With the D&D fourth edition licensing rules in question, Paizo is hoping players will latch onto Pathfinder RPG, their revised version of D&D 3.5 which is planned to become the standard rules set for for future issues of the similarly-named Pathfinder adventure module series. Pathfinder RPG is currently in open beta, and a Pathfinder RPG beta release PDF is available. Here’s a brief overview.
Character generation: No real differences from normal D&D. There are a few extra options for rolling ability scores, such as 3d6, 4d6 drop lowest, 2d6+6, and various levels of points-buy.
Races: Although the core races are the same as usual - dwarf, halfing, elf, human, gnome, half-orc and half-elf - many racial abilities have been shaken up. All races now gain +2 to an extra ability score, such as the dwarf who now has +2 to both Constitution and Wisdom, and -2 to Charisma. A few gain bonus racial traits, such as the half-orc who can fight on for one round if brought below zero hit points. Each race can now pick from between two favoured classes.
Classes: Significant changes here. The barbarian gains powers usable while raging, such as knockback or a bonus attack. The bard uses d8 hit dice and gains knowledge skill bonuses. Fighters gain gradual bonuses to armour and weapon types, and bonuses to saves versus fear. The paladin gains new aura abilities, such as allowing allies to smite. Rangers gain d10 hit dice amd specialties in chosen terrain. Rogues can sneak attack against constructs and undead, and gain new rogue special abilities from level 2. Sorcerers gain bloodline abilities much like cleric domains. The wizard can trade his familiar for an object, like an amulet or staff.
Skills: Skills are handled slightly differently in Pathfinder RPG. Instead of 4x skill points at level 1, you gain a +3 bonus to all class skills that you have ranks in. Cross-class skills now cost one point per rank instead of two, although you’re still three points behind. A few skills have been consolidated, such as Decipher Script, Forgery and Speak language into Linguistics. There are now 36 skills including ten Knowledge skills, whereas D&D 3.5 had 44. Use Rope is gone, and winged or otherwise flight-capable characters can use a new skill called Fly.
Feats: Feats are gained at every two levels, instead of every three. Magic item creation no longer costs XP. New feats are introduced - I count 140 in the Pathfinder core book, compared to 110 in the D20 SRD. Several existing feats have different effects. Alertness now grants +2 to Perception (Spot/Listen) and Sense Motive, raising to +4 if the character has 10 or more ranks in one of those skills. Cleave, perhaps unpopularly, requires a full-round action to attempt, meaning it’s not as ubiquitous a choice as in D&D 3.5.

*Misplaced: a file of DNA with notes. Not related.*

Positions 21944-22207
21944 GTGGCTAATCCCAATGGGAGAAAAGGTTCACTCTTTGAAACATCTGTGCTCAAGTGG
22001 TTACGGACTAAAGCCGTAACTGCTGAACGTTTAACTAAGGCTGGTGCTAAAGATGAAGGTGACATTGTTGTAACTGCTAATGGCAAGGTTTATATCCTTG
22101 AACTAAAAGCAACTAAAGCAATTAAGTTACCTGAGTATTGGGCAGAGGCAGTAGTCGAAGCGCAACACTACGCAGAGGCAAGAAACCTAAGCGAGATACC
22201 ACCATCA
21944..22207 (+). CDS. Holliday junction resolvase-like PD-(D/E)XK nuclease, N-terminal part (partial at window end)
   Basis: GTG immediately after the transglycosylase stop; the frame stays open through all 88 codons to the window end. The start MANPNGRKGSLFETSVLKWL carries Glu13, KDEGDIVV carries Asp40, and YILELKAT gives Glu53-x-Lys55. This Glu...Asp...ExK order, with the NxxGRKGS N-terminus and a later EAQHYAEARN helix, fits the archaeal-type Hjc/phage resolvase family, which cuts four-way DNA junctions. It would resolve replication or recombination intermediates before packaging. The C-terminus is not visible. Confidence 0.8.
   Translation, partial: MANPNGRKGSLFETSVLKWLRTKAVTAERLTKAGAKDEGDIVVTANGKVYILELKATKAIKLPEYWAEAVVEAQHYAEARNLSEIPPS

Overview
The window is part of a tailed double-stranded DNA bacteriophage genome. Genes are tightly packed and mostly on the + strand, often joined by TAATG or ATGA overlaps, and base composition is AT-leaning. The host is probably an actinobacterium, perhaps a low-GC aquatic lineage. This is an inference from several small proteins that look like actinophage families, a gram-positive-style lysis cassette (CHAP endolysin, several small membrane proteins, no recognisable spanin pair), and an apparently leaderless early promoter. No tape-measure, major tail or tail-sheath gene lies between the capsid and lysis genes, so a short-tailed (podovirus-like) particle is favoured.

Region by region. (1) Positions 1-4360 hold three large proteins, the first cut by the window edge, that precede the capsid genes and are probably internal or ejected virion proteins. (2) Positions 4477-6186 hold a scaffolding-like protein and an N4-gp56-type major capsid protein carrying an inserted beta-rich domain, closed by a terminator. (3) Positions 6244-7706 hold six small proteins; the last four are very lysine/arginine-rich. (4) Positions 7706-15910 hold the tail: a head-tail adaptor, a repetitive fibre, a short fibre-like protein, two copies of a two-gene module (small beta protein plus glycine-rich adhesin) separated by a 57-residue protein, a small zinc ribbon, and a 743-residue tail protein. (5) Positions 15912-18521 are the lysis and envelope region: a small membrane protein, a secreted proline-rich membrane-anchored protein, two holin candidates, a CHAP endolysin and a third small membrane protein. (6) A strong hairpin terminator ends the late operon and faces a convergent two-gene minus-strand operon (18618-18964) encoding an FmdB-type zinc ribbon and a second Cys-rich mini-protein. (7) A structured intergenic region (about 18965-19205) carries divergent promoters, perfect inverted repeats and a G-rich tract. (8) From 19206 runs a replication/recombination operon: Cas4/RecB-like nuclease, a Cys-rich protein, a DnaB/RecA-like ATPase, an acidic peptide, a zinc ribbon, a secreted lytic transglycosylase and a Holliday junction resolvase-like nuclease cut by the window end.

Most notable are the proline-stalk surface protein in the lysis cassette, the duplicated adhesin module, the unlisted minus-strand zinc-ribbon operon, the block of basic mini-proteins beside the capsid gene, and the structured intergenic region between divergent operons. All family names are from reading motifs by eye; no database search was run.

Equipment: Very little difference here, bar the occasional new weapon. Weapon damage and armour types are unchanged.
Description: Very little difference. The alignment system is unchanged.
Combat: A major new experimental rule is chanelling energy, formerly known as the cleric’s Turn Undead ability. Chanelling positive energy now additionally deals damage to undead, while healing allies in the same area. Negative energy bursts deal damage to living creatures. The other major change is that combat maneuvers like grapple and disarm use a unified “Combat Maneuver Bonus”, and are made against a flat DC rather than opposed roll (1d20 + your bonus, versus DC15 + opponent’s bonus).
Magic: Very little difference. However, there’s a notice in this chapter that Polymorph has been substantially changed, very important considering the problems with polymorph throughout D&D third edition. Paizo’s solution is similar to Rich Burlew’s polymorph variant in that there are separate spells for each creature type (such as low level animal form spells and higher level dragon form spells), although you gain a fixed and limited set of benefits. For example, form of the dragon iii lets you assume the form of any Huge metallic or chromatic dragon, but grants a fixed +10 bonus to your character’s normal Strength (amongst other abilities) regardless of the Strength score of a typical dragon of that type.
Spells: Clerics now gain special domain abilities at 1st and 8th level, and domain spells at 2nd, 4th, 12th, 16th and 20th level. A druid can trade his animal companion for one nature-related domain (air, water, etc). For example, the war domain grants an ability at level 8 to temporarily use any combat feat. Specialist wizards similarly gain special abilities at 1st, 8th and 20th level. Spells with XP costs are replaced with tgold piece costs at 5 gp per XP.
Running the game: Like Arcana Evolved and Iron Heroes, Pathfinder RPG uses its own experience points scale. Story XP bonuses are officially encouraged. Charts and tables are provided for calculating appropriate challenge rating of encounters, including adjustments for high-magic and low-magic campaigns. Pathfinder also expands on the guidelines for creating new monsters.
The rest: Very little difference in the additional rules and magic items, although some cool art. However, the glossary notes that permanent level drain has been replaced by negative levels, essentially -1 to all rolls and -5 hit points.
Still to come: The final release of Pathfinder RPG in 2009 promises to revisit prestige classes, cursed and intellgent items, and new disease, poison and environment rules.